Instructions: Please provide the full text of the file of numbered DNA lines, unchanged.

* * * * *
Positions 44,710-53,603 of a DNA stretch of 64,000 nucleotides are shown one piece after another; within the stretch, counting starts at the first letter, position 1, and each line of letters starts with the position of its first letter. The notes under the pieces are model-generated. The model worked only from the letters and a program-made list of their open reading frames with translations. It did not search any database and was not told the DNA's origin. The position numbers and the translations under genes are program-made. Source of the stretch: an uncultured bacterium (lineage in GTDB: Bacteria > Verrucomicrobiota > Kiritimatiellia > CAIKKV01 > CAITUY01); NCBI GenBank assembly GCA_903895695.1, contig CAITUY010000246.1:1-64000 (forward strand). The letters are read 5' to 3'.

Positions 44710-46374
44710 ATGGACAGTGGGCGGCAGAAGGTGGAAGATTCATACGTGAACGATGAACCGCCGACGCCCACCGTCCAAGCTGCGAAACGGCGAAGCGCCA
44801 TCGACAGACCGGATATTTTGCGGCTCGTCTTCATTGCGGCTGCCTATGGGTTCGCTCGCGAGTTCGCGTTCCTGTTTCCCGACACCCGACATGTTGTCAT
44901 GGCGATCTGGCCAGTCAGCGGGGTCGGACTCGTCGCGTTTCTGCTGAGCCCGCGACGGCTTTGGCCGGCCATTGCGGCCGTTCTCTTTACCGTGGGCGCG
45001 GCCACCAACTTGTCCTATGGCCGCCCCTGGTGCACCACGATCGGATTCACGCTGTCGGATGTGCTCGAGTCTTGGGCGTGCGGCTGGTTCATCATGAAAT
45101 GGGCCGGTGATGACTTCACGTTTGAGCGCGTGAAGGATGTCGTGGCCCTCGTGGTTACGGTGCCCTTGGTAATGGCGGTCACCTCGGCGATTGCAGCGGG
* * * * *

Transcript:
Positions 44,710-53,603 of a DNA stretch of 64,000 nucleotides are shown one piece after another; within the stretch, counting starts at the first letter, position 1, and each line of letters starts with the position of its first letter. The notes under the pieces are model-generated. The model worked only from the letters and a program-made list of their open reading frames with translations. It did not search any database and was not told the DNA's origin. The position numbers and the translations under genes are program-made. Source of the stretch: an uncultured bacterium (lineage in GTDB: Bacteria > Verrucomicrobiota > Kiritimatiellia > CAIKKV01 > CAITUY01); NCBI GenBank assembly GCA_903895695.1, contig CAITUY010000246.1:1-64000 (forward strand). The letters are read 5' to 3'.

Positions 44710-46374
44710 ATGGACAGTGGGCGGCAGAAGGTGGAAGATTCATACGTGAACGATGAACCGCCGACGCCCACCGTCCAAGCTGCGAAACGGCGAAGCGCCA
44801 TCGACAGACCGGATATTTTGCGGCTCGTCTTCATTGCGGCTGCCTATGGGTTCGCTCGCGAGTTCGCGTTCCTGTTTCCCGACACCCGACATGTTGTCAT
44901 GGCGATCTGGCCAGTCAGCGGGGTCGGACTCGTCGCGTTTCTGCTGAGCCCGCGACGGCTTTGGCCGGCCATTGCGGCCGTTCTCTTTACCGTGGGCGCG
45001 GCCACCAACTTGTCCTATGGCCGCCCCTGGTGCACCACGATCGGATTCACGCTGTCGGATGTGCTCGAGTCTTGGGCGTGCGGCTGGTTCATCATGAAAT
45101 GGGCCGGTGATGACTTCACGTTTGAGCGCGTGAAGGATGTCGTGGCCCTCGTGGTTACGGTGCCCTTGGTAATGGCGGTCACCTCGGCGATTGCAGCGGG